The dispute cuts to the core of the question of whether WikiLeaks allies are part of a criminal conspiracy or a political discussion. It also challenges the Obama administration's argument that it can demand to see computer data and read months' worth of private messages, even if they have nothing to do with WikiLeaks.
In court documents unsealed Tuesday, the three challenged a Dec. 14 court order forcing Twitter to tell the government the names of those they talk to privately and who follow their posts.
The information would allow the government to map out their entire audience and figure out where each person was when he logged on to Twitter, attorneys said, amounting to an intrusion on the First Amendment constitutional guarantee of free speech.
The documents echo the international debate WikiLeaks sparked when it began revealing a trove of sensitive military and diplomatic documents.
The U.S. is investigating whether WikiLeaks should be held responsible for leaking classified information, even though it was not the original leaker. Defense attorneys say it's a question of political discussion, arguing that Twitter communication about WikiLeaks is protected speech.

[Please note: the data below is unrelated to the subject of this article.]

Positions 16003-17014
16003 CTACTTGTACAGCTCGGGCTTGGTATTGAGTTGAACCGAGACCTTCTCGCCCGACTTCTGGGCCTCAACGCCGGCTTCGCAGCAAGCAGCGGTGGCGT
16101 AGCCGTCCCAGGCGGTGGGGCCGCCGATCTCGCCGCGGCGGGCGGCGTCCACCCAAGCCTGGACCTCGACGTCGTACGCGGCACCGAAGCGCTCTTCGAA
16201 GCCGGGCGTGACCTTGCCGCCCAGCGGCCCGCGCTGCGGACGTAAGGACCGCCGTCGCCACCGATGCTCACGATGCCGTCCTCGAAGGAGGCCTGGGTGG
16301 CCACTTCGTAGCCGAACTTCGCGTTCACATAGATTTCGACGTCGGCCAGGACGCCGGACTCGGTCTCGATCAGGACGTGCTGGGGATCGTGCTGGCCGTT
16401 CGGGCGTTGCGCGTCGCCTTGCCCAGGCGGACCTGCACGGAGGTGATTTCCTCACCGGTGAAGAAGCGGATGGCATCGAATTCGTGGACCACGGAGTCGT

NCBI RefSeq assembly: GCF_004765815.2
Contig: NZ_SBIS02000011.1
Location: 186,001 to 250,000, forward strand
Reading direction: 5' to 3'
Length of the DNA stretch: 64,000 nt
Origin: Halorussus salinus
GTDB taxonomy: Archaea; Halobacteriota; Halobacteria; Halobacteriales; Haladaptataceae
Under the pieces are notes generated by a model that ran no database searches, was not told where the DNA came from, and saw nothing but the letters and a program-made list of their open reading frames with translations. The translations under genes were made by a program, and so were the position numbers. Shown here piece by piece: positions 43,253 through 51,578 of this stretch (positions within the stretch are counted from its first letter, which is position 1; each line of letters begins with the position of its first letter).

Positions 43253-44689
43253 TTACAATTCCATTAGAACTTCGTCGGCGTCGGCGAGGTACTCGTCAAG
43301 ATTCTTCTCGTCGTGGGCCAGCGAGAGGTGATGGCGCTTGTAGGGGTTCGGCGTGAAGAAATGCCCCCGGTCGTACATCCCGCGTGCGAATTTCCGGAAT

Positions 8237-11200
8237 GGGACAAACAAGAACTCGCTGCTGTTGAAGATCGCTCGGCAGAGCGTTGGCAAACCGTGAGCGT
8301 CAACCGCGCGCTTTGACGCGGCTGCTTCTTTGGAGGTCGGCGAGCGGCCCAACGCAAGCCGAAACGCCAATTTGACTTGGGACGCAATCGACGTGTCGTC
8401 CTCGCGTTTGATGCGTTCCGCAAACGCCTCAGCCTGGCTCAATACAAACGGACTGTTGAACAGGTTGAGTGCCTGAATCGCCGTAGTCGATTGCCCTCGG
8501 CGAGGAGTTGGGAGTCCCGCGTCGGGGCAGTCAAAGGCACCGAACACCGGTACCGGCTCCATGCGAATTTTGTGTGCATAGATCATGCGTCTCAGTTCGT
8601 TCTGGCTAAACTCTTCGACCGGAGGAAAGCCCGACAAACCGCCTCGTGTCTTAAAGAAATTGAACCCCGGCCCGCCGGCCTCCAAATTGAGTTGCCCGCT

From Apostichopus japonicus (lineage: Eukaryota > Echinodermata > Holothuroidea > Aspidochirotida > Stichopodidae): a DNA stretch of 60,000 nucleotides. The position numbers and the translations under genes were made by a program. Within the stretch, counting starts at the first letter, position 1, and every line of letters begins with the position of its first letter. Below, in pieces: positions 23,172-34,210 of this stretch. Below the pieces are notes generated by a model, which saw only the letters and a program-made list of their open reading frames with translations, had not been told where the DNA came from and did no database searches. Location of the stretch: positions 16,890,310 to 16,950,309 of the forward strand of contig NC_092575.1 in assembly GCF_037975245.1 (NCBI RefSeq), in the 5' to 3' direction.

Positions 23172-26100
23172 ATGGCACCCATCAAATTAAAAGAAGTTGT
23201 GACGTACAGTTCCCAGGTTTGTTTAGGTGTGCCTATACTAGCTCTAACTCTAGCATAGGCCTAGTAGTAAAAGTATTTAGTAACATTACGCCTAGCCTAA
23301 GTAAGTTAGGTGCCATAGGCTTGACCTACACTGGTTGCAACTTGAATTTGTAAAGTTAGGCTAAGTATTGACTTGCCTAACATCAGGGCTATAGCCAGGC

"The First Amendment guarantees their right to speak up and freely associate with even unpopular people and causes," attorneys wrote.
Aiden Fine, an attorney with the American Civil Liberties Union, said lawyers believe the government has also demanded similar information from other social networking sites and have asked a judge to make them public. Doing so would provide a rare glimpse at how widely the Obama administration believes it may trawl such sites for information.
The documents were filed by a member of Iceland's parliament and a former WikiLeaks activist, Birgitta Jonsdottir, as well as two computer programmers, Rop Gonggrijp and Jacob Appelbaum.
Attorneys said the demand for documents related to Jonsdottir raise their own unique concerns because she is a member of a foreign government. She uses her Twitter account primarily to discuss Icelandic issues, attorneys said, so the Justice Department's demand raises the possibility that foreign governments might make similar demands on members of Congress.
An e-mail seeking Justice Department comment was not immediately returned Tuesday.